A nationally important area of ancient wetland in Norfolk is to be restored to its former glory following the awarding of a grant from Natural England.
Cranberry Rough near Great Hockham used to be open fenland and lake, which was created about 14,000 years ago.
Many rare plants and insects which thrived in the area have now been lost as the site has become overgrown.
More than £200,000 has been awarded by Natural England to restore the site of special scientific interest (SSSI).
'Of national importance'
The 80 hectares (198 acres) of fenland is the only place in Norfolk where the cranberry grows, hence the reserve's name.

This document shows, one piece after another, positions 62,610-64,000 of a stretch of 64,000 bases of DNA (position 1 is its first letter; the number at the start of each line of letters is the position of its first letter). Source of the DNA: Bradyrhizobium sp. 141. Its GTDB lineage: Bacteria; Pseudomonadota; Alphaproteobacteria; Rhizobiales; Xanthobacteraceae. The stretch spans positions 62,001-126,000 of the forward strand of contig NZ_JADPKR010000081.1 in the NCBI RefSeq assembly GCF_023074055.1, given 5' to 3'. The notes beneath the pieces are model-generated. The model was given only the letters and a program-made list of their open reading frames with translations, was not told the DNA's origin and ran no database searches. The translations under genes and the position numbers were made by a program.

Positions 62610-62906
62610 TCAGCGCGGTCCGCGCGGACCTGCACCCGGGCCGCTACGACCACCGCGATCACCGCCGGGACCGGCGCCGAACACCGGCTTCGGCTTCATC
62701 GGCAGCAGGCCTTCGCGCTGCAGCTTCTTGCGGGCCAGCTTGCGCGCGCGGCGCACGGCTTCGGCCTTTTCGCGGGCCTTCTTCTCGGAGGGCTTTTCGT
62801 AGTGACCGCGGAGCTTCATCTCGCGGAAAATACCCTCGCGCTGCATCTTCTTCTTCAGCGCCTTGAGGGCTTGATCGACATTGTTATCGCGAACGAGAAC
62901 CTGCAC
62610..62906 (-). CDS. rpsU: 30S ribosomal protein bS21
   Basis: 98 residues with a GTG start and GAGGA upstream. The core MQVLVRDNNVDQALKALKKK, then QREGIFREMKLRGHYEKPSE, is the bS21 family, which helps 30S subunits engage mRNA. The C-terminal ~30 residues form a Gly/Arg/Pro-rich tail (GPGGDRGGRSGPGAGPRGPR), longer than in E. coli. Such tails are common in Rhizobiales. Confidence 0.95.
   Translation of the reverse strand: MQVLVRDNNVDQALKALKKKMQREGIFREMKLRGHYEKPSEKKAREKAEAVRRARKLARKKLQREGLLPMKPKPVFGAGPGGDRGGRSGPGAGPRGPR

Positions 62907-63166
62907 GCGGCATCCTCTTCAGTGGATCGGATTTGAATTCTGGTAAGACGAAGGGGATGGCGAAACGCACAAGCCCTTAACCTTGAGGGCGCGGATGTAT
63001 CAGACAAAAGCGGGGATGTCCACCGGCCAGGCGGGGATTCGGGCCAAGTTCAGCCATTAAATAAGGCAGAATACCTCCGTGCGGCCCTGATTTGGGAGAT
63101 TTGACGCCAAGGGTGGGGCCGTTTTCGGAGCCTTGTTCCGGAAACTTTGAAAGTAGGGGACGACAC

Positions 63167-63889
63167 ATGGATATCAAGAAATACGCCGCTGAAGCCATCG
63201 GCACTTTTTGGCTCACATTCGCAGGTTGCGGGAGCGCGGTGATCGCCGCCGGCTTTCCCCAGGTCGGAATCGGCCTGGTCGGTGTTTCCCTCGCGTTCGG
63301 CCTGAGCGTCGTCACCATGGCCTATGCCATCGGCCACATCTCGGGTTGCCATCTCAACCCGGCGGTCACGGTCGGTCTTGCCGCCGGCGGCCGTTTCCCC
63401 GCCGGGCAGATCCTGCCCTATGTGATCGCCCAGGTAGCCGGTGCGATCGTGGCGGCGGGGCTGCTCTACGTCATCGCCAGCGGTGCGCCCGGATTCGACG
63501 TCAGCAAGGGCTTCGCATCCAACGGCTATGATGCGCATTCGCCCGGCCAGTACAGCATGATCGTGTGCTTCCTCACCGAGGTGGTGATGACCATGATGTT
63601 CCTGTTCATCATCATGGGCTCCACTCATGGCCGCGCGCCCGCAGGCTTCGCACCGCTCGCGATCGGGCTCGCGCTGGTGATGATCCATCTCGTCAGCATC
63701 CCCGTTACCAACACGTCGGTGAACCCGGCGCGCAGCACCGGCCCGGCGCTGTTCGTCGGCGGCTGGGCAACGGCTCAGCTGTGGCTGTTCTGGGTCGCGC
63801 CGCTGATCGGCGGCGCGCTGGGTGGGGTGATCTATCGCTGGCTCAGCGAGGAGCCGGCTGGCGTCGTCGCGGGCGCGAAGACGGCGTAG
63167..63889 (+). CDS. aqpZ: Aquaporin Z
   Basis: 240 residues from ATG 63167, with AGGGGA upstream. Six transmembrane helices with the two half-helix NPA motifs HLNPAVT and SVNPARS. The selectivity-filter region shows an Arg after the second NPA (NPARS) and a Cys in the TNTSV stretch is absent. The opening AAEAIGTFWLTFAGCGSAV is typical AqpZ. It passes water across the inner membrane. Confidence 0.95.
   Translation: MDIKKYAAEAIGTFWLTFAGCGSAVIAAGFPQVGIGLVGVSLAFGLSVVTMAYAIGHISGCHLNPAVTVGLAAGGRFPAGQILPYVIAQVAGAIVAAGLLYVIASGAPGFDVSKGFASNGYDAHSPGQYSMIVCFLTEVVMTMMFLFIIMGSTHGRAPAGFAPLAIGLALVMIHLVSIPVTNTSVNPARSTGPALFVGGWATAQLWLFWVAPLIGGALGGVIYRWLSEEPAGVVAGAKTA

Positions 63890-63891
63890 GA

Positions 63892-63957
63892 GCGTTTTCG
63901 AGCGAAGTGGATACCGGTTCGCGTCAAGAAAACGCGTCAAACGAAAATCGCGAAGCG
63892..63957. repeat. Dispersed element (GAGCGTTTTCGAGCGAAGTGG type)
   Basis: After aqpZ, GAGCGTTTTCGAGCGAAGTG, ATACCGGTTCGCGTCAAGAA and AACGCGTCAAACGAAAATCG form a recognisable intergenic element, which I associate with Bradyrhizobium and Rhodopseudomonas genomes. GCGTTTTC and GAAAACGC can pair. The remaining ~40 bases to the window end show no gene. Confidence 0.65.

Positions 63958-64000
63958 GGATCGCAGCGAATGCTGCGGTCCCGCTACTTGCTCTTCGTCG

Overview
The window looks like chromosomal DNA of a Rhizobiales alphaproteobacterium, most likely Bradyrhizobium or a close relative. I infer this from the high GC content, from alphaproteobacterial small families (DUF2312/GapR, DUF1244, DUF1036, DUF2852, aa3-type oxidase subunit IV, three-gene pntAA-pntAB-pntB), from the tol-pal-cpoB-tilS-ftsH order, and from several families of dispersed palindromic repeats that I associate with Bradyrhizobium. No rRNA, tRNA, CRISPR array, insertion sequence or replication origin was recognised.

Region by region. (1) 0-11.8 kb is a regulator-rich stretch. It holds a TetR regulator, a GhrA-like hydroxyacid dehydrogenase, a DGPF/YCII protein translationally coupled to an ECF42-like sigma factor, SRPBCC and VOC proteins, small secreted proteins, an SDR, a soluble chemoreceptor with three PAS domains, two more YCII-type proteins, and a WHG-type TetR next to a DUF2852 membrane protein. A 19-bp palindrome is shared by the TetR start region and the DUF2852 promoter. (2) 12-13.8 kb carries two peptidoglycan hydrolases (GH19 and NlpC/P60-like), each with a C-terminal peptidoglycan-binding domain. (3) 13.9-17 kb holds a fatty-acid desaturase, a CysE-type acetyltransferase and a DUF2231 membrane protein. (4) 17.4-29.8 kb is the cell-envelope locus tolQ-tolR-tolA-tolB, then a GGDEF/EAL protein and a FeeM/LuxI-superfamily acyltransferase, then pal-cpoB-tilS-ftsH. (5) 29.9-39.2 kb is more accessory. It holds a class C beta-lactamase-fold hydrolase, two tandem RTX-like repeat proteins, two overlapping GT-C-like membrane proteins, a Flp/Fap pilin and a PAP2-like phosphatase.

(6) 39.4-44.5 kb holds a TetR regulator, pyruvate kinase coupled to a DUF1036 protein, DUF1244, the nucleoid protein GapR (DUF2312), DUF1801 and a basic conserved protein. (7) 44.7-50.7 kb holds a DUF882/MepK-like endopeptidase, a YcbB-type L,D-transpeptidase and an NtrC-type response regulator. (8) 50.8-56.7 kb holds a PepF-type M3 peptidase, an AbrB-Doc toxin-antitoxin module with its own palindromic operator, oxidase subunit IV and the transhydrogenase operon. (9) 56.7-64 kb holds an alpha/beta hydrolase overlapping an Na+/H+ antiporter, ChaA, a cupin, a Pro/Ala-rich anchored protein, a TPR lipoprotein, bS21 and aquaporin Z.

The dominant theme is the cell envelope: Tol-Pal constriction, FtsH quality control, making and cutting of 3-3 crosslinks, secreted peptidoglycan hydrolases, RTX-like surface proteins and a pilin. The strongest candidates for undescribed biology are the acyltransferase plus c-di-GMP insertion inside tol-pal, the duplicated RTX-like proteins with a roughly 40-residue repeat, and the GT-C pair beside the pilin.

Bev Nichols, from Natural England's West Suffolk and Breckland land management team, said: "This patch of land is of national importance.
"By restoring the SSSI to open fen we will preserve the nationally rare or scarce plants we have growing here, without completely losing the scrub habitat provided by the tangle of willows and alders."
The project is a joint venture between Norfolk Wildlife Trust and local land owner Breckles Grange Farming Co.
Work on the site is due to be finished by 15 May.